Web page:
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How To Choose A Market Research Firm

With so many market research firms out there, it's difficult to know how to choose one. But finding the firm that fits your specific needs is critical to guaranteeing a return on your investment.

Define your objectives:

The most important aspect of choosing a marketing research firm is defining exactly what you want to know and who you want to know about. Qualified market research firms can help you define your objectives and find the answers you're looking for.

There are six billion people on earth, but no product or service truly has six billion potential consumers. Are you looking for a market research firm to help you identify new markets for an existing product or test the market's receptivity to a new product? Do you need to test a new ad campaign concept aimed at a specific demographic? Do you want insight into a competitor's success?

Some market research firms specialize in specific types of research or insights into certain demographics. Once you've defined your goals, you can probably narrow down your choices among market research firms.

Reputation and Qualifications:

Your next step is to check the qualifications of the market research firms that may meet your needs. As you would with any other vendor, look for a market research firm with a good reputation with its consumers - other businesses like yours. While many market research firms are bound by confidentiality agreements not to disclose the details of previous projects, most will provide a list of recent clients or describe the types of projects they have recently completed. Some offer this information on their websites. When interviewing potential candidates, it's also worthwhile to ask about the firm's years in operation and breadth of experience. The qualifications of the firm's executive team can provide insight into the experience a market research firm brings to the table.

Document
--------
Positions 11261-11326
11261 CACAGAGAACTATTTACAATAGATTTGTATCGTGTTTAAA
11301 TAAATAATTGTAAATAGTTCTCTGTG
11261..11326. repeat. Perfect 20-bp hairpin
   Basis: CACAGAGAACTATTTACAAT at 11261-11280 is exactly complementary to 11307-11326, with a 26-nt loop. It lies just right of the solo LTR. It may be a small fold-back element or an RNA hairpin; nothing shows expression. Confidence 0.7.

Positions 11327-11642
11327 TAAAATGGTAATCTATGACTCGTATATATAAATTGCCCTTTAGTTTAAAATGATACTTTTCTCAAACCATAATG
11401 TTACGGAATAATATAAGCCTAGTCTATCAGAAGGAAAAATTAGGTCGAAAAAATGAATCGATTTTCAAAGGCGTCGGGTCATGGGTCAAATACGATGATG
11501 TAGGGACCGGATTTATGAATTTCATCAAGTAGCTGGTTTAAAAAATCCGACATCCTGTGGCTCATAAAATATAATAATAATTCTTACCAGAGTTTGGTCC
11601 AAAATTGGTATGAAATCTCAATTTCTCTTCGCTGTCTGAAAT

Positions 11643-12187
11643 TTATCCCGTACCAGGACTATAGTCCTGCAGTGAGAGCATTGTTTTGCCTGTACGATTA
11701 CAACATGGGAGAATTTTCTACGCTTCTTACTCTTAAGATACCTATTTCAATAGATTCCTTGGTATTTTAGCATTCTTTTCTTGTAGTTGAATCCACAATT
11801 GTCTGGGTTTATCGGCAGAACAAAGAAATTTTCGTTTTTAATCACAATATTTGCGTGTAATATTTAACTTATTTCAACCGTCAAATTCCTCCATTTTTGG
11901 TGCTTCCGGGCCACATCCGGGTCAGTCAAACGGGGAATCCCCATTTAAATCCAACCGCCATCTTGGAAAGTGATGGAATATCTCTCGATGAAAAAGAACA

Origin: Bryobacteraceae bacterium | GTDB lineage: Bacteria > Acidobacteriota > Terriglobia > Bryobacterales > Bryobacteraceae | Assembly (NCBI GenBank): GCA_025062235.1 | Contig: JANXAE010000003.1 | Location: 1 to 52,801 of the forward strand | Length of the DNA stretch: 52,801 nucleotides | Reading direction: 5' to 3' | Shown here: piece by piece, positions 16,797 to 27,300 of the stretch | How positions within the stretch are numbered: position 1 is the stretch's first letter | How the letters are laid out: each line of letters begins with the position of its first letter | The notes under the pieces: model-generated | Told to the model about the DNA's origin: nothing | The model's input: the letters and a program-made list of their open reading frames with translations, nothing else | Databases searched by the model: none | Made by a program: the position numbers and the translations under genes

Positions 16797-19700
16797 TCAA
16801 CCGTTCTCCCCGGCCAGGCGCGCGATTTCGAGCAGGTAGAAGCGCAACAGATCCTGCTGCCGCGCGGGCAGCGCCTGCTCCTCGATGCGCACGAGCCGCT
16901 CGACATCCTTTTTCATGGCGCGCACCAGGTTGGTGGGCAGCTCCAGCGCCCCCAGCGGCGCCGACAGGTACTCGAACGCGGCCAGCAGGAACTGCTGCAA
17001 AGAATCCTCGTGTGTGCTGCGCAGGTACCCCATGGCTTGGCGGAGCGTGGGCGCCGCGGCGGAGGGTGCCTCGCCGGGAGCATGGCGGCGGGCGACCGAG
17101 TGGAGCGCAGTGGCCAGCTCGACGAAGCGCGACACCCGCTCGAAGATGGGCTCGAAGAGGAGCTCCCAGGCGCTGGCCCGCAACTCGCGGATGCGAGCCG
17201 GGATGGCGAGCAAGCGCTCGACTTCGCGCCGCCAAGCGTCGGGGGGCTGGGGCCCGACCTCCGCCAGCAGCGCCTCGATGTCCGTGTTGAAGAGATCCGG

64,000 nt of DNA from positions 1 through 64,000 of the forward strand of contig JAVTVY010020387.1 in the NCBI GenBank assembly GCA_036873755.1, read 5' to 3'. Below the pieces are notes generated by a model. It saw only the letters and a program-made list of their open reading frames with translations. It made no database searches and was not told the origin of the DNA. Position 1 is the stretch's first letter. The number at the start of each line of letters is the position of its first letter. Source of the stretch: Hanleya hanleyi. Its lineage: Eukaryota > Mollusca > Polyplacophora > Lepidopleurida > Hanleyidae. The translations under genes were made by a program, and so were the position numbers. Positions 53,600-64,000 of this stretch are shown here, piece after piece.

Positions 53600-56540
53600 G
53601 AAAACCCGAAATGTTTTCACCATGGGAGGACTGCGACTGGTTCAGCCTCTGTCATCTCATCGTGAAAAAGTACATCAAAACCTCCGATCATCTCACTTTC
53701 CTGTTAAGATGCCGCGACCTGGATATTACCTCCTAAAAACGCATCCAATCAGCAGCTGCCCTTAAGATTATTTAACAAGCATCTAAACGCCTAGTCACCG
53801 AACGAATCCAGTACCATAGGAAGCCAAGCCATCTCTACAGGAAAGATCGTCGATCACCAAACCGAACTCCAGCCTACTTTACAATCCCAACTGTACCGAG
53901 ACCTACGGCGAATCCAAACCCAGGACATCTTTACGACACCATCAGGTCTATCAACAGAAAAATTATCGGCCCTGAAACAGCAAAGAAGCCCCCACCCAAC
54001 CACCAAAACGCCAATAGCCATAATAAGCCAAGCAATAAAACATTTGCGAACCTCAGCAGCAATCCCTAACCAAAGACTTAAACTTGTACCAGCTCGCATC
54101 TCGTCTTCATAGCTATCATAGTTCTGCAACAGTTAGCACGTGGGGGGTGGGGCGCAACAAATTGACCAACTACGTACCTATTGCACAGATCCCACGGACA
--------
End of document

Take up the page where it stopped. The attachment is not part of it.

Most qualified market research firms belong to professional associations like the American Marketing Association, Marketing Research Association, and/or Interactive Marketing Research Association. If a firm you're considering isn't a member of one or more of these types of associations, ask them why not.

Once you've eliminated the market research firm around the corner that does not have the expertise you need and the national firm that's beyond your budget, you're ready to ask some very specific questions.

- Who will do the research and what are their qualifications?

- What expertise do you have in the survey methodology (online, mail or phone) for conducting the research?

- How will the results be reported to me?

Some market research firms have experts in research design, statistical analysis and reporting. Others leave much of that work to computer software, or outsource it to third parties. A market research firm with in-house experts may cost more but results that boil down to "what the computer spit out" probably aren't worth even a small investment.

Market research firms that are truly experts in their field can explain their methodology without hiding behind technical jargon or claims of proprietary information.

Results you can use: